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Germany - World Heritage

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Author Solivagant
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#61 | Posted: 9 Mar 2016 09:09 | Edited by: Solivagant 
pikkle:
Schneeburg looks wonderful but a bit out of the way for a day trip

In 2014 we visited Schneeberg and Schwarzenberg on a day return trip by car up from Beyreuth between operas!
Schneeberg was ok but I personally wouldn't put it in the "wonderful" class. Although there are statues of miners I didn't really get much of a feel of either of these being "mining" towns despite them all being described as "Historical Mining landscapes" -nor indeed in the countryside around them (but then neither did I of Ouro Preto!!"!). The "mining" really only seems to be significant nowadays as the original source of their wealth. Some of the other proposed elements might be more "mining oriented" (I notice one titled "Uranium Mine"!) but these 2 at least are primarily "pretty pretty towns"
I have checked my photos which confirm my memory that Schwarzenberg was the more striking - up on a hill with a castle and a finely decorated church (St George) at the end of a long main street. All very "Germanic" and worth a visit if you are in the area but not outstanding to my eyes.
Worth going for that tick as well but not worth missing anything in Dresden for!!

As for the Beech Forests etc - if I had a choice I would go to such forests in Late Summer/Autumn for fungi and leaves rather than early spring.

Author pikkle
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#62 | Posted: 9 Mar 2016 11:14 | Edited by: pikkle 
Thanks so much for the feedback and the link to that thread, I had forgotten that! You've been extremely helpful in terms of deciding whether or not to check out Hainach. I was planning on doing a bit of hiking if the whether permitted into the WHS zone but I think it may be too early and I'm certain I'll be back to this area rather often. (As a librarian, book fairs come with the territory and Frankfurt and Leipzig will be yearly via work.) Perhaps I'll visit Hainach before/after the Frankfurt Buchmesse in early autumn, as Solivagant recommends. The Wartburg is a definite hit on this trip. As will a return to Weimar for some preservation work and general enjoyment of the city. I have not been to Erfurt and it looks right up my alley so I am very much looking forward to that and love the recommendations.

I forgot my place for a minute and spoke in Fahrenheit. So embarrassing. :) I have been to the area in the past and have been to most of the WHS other than Dessau-Worlitz, Muskau, and some Luther sites. If I had not been to the area in the past I wouldn't even think of skimping on Dresden and would probably spend all my time there soaking up the beautiful city, museums, and the Elbe Valley. Muskauer Park and Dessau-Worlitz (easier from Leipzig) seem to run into the same problem as Hainach with the flora being integral to the experience. I would probably want to rent a car for either of those, although Worlitz and its components seem accessible almost any way (bus, bike, train, car, even hiking), but again it just might be too early in the year, unless the schlosser at either are that impressive and they don't seem to be.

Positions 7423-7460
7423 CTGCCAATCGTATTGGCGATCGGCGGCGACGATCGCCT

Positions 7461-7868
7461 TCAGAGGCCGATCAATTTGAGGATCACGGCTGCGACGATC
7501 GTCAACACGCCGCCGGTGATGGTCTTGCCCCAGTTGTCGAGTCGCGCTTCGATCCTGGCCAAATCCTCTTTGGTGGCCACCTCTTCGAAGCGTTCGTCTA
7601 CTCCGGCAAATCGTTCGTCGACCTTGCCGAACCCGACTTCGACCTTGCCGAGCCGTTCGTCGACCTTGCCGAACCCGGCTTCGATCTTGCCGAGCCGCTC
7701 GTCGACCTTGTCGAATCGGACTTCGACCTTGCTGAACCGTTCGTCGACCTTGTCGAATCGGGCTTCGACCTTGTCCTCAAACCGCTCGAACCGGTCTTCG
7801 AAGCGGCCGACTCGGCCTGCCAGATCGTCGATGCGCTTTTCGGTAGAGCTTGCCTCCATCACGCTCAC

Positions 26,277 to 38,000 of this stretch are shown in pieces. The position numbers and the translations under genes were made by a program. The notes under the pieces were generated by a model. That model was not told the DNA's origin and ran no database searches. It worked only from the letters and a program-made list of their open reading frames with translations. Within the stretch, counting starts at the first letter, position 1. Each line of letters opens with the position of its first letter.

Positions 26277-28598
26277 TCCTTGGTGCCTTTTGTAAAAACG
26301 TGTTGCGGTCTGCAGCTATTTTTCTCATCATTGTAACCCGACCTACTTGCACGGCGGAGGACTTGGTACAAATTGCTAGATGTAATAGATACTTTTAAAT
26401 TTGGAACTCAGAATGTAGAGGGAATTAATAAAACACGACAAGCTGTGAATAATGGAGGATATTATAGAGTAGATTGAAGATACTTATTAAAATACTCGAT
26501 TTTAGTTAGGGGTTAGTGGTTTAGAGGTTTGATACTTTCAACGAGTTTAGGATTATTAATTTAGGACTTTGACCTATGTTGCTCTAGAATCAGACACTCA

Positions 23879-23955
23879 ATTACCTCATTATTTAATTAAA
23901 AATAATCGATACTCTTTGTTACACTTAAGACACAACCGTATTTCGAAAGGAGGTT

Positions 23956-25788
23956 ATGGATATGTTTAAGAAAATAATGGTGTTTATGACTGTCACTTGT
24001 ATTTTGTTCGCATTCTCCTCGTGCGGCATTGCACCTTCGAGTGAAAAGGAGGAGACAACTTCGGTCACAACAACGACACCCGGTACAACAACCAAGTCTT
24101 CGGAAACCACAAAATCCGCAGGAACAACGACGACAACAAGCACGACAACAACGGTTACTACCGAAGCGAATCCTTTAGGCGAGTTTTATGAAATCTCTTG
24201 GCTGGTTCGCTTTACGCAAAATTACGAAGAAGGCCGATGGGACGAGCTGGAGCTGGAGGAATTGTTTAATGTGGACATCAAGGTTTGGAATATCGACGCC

Anyway, I have been using http://www.montanregion-erzgebirge.de/en/world-heritage-discover/elements/the-saxon-c omponent-parts.html to check out the Erzgebirge components, so my impressions of this area are purely through photographs and it's a bit difficult to get a sense of all the different components! The pretty pictures of Schneeberg/Schneeberg Mining Landscape may have misled me. I do see the Uranium sites, which look like a fascinating peek into the GDR's past outside of the touristic "DDR" museums. I too am more interested in urban ensembles (hence my interest in the structures, ecclesiastical and secular, that were built with the wealth from ore mining), although a bit of medieval or early modern industry will often be a standout for me (Royal Saltworks, Rammelsberg, Plantin-Moretus). So I will perhaps check out Freiberg at the very least and continue to look into the rest of these sites. Schwarzenberg (per rec) and the nearby Erlahammer Ironworks are also an option.

Author hubert
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#63 | Posted: 25 May 2016 10:20 
For those who want to deepen their knowledge of prehistoric pile dwellings, there is a good opportunity in Southern Germany: a special exhibition of the state of Baden-Württemberg in the Monastery Bad Schussenried and the Federsee Museum in Bad Buchau.
The best part is probably the opportunity to visit an archeological dig at the Olzreute-Enzisholz site (one of the inscribed sites).

http://pfahlbauten2016.de/en/archaeological-dig.html

Author winterkjm
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#64 | Posted: 25 May 2016 21:51 | Edited by: winterkjm 
- Architecture of Le Corbusier (Argentina, France, Germany, Switzerland, India, Japan)

- Mining Cultural Landscape Erzgebirge/Krusnohoři (Germany, Czech Rep)

- Francke Foundation Buildings (Germany)

From the information gathered so far, Germany will be successful with only 1 of 3 nominations for 2016.

2015 Deferrals
Viking Monuments and Sites / Danevirke and Hedeby
Naumburg Cathedral and the landscape of the Rivers Saale and Unstrut

Nominations for 2017
- Caves with the Oldest Ice Age art
- Naumburg Cathedral

Germany is processing through their old tentative list and moving toward submitting dossiers for their updated tentative list. This may partially explain the recent string of failed nominations. Being the weakest of Germany's previous tentative list.

Author pikkle